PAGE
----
The International Association for the Study of Lung Cancer Issues Statement on Lung Cancer Screening CALL TO ACTION

SUMMARY: Lung cancer is the second most common cancer in both men and women and accounts for about 14% of all new cancers and 27% of all cancer deaths. The American Cancer Society estimates that for 2018 about 234,030 new cases of lung cancer will be diagnosed and over 154,050 patients will die of the disease. Lung cancer is the leading cause of cancer related mortality in the United States. Lung cancer is a growing global epidemic with 1.6 million deaths annually. Over 60% of individuals present with advanced disease at the time of diagnosis and this can result in poor outcomes. Early detection can however lead to lowered mortality. Implementing a validated tool to reliably detect early stage, curable lung cancer has been a priority of the International Association for the Study of Lung Cancer (IASLC), in its mission to conquer thoracic cancers worldwide.

The IASLC on October 25, 2018 issued a statement on lung cancer screening with Low-Dose Computed Tomography (LDCT), based on results from the Dutch-Belgian NELSON lung cancer screening trial presented at the IASLC 19th World Conference on Lung Cancer (WCLC) in Toronto, Canada. The IASLC is the only global organization dedicated solely to the study of lung cancer and other thoracic malignancies and includes more than 7,500 lung cancer specialists across all disciplines in over 100 countries.


The National Lung Cancer Screening Trial (NLST) demonstrated that annual lung cancer screening with Low-Dose CT (LDCT) reduced lung cancer mortality by 20% and overall mortality by 7% compared with controls. Based on the NLST results, NCCN issued guidelines recommending LDCT in 2011, USPSTF (United States Preventive Services Task Force) recommended lung cancer screening with LDCT in high risk patients in 2013 and Low-Dose CT screening was approved in the United States for those at high risk (between the ages of 55 and 77 and a smoking history of 30 pack-years or more and not have quit within the past 15 years).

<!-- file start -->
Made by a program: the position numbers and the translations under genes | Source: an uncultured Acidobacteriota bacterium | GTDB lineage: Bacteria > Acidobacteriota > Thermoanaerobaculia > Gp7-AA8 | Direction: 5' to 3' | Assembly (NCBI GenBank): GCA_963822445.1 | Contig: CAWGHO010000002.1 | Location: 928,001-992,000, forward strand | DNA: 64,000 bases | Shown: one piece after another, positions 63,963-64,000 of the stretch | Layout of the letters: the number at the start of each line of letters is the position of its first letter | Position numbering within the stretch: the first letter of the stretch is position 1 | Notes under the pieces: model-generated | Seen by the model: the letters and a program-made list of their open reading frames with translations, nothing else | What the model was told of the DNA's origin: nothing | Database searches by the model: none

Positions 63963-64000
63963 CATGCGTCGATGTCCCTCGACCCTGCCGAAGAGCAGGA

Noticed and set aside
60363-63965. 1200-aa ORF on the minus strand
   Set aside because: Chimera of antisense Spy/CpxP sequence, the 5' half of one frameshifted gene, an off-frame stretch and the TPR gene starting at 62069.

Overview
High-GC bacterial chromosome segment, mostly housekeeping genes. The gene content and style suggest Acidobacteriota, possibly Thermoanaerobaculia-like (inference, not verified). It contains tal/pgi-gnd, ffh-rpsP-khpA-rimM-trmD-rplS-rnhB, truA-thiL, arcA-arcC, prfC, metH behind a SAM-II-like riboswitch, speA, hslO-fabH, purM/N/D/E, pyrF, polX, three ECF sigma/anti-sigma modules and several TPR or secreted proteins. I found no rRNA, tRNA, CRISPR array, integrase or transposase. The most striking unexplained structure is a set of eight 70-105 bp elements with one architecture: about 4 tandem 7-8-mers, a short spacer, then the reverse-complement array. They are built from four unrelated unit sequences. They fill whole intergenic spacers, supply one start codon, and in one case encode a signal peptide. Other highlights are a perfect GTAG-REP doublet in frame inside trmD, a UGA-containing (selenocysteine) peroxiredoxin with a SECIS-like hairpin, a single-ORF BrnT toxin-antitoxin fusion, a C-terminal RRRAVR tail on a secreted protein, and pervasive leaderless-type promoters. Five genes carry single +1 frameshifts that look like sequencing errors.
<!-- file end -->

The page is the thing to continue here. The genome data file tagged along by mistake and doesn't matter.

The Dutch-Belgian Lung Cancer Screening Trial (NELSON) is Europe’s largest lung cancer screening trial and enrolled 15,792 individuals at high risk for lung cancer. Data from this study was presented at the World Conference on Lung Cancer this year which decisively confirmed that annual lung cancer screening with Low-Dose CT in high-risk patients ((age 50-74 years, more than 10 cigarettes/day for more than 30 years or more than 15 cigarettes/day for more than 25 years), reduced lung cancer deaths by 26% in men and up to 61% in women.


With two trials from the United States and Europe demonstrating significant mortality reduction in high risk, tobacco-exposed populations, IASLC emphasizes that early detection must be routinely provided along with best-practice smoking cessation, to enable optimal health outcomes in the setting of individuals who continue to consume tobacco products. Acknowledging that for implementation of Low-Dose CT screening worldwide, each national health service has the authority to decide its own course of action, IASLC has urged its members and others around the world to implement screening programs that incorporate a multidisciplinary group of experts and use best practice in screening care, with focus on the following:

Identification of high-risk individuals

Acquisition of consistent high-quality images (from Low-Dose CT) and incorporation of radiologic guidelines, including definitions for positive versus negative results

Use of defined clinical workup for indeterminate nodules and for pathology reporting of nodules

Incorporation of a defined process for surgical or other diagnostic interventions of suspicious nodules

Integration of smoking cessation into lung cancer CT screening programs

It was concluded that based on the data from these two large, well designed US and European randomized trials, the WCLC committee’s screening experts came to an unanimous consensus that now is the time for international leaders, governments, health care systems and other stakeholders to implement global lung cancer screening programs, as they do for breast cancer (mammography) and colon cancer (colonoscopy), which save the thousands of lives.